President Joe Biden has a new national plan when it comes to vaccines. Which is to say, he has plan. 

In his first 100 days in office, Biden wants to spend $20 billion with the mission of getting 100 million doses of the vaccine into American arms. It's part of the $400 billion in spending he's asked of Congress to stop Covid-19 in its lethal tracks. "This will be one of the most challenging operational efforts ever undertaken by our country," Biden said on January 15. "You have my word that we will manage the hell out of this operation." 

He's going to have to. While 100 million vaccinations is a good start, the U.S. still has a long way to go, and that number is definitely not enough for the country to reach herd immunity, notes Dr. David Battinelli, chief medical officer for Northwell Health. "We're not getting out of this until we have upwards of 200 million people fully vaccinated." That's out of a total population of about 331 million. 

Biden's Covid-19 response coordinator, Jeff Zients--who served as chief performance officer and deputy director for management of the Office of Management and Budget under President Obama--said in a briefing this past weekend that the administration plans to use federal muscle to increase manufacturing, expand eligibility, set up more vaccination sites, and train more people to administer vaccines.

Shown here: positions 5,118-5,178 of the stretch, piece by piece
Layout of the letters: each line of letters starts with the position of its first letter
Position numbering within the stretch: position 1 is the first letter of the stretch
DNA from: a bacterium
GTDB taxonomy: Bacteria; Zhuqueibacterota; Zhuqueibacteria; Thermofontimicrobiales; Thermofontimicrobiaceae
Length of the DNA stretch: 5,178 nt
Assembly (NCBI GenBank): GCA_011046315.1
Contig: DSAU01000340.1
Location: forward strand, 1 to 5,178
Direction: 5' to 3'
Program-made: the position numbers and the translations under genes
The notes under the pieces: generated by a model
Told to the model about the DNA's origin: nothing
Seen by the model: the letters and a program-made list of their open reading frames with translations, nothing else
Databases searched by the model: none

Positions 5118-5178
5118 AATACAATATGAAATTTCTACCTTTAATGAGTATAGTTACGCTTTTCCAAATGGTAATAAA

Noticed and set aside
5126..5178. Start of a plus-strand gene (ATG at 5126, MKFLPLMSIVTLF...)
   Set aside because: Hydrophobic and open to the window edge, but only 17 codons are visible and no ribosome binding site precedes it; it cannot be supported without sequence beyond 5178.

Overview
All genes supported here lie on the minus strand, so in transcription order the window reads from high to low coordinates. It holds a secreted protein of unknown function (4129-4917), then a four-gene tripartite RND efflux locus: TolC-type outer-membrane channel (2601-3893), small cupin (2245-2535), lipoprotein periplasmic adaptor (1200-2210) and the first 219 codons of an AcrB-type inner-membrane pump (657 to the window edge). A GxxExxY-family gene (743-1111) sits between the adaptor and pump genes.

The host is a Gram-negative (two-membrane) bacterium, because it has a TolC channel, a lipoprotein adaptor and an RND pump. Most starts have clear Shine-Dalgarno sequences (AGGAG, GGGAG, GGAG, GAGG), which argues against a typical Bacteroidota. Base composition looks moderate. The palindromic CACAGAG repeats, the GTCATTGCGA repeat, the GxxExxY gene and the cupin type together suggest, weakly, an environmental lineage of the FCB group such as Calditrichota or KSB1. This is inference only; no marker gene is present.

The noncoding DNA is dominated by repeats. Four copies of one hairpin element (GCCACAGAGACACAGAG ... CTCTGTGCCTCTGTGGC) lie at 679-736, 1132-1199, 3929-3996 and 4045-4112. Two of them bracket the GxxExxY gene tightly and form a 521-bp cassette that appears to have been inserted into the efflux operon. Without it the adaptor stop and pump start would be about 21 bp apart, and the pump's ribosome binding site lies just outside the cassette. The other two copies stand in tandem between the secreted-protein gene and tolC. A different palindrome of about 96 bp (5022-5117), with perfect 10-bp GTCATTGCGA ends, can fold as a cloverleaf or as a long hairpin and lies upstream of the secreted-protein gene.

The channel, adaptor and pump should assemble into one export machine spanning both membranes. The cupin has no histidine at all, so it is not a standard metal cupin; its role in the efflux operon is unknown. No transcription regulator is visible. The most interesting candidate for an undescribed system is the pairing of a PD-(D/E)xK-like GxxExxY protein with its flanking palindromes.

That's a big ask, and a big shift in policy from the Trump administration. Under Donald Trump, the federal government left responsibility for vaccine distribution largely to state and local governments, which are widely undersourced and overstretched. According to data from the Centers for Disease Control and Prevention (CDC), approximately 36 million vaccine doses have been distributed, but only were 16.5 million administered as of January 21. "Vaccines don't save people; vaccinations do," wrote New York Times columnist Ezra Klein, pointing out the weak link in American pandemic efforts to date. "And vaccinating more than 300 million people, at breakneck speed, is a challenge that only the federal government has the resources to meet."

Though the goal is attainable, it won't be easy. David Savitsky, CEO of ATC Healthcare Services, a health care staffing company, notes that while Biden's "four bucket" plan makes a lot of sense, getting it operational will likely be challenging because different communities have differing needs. "We have to bring vaccines to people where they live, where they work, and even where they vacation, or else it will be years before we vaccinate enough people to truly achieve any meaningful result."

He also notes that partnering with companies to get the workforce vaccinated may help the government speed the process while bolstering the overall health of the economy. Many workplaces already arrange for flu shots for employees, so they already understand the process. 

Biden also signed an executive order to require social distancing and the wearing of masks on all federal property, and by all federal employees. He is also initiating a "100-day masking challenge" urging the public to wear masks. Some Republicans have made not wearing a mask a political statement, one reason, say medical experts, that the U.S. leads the world in Covid-19 deaths.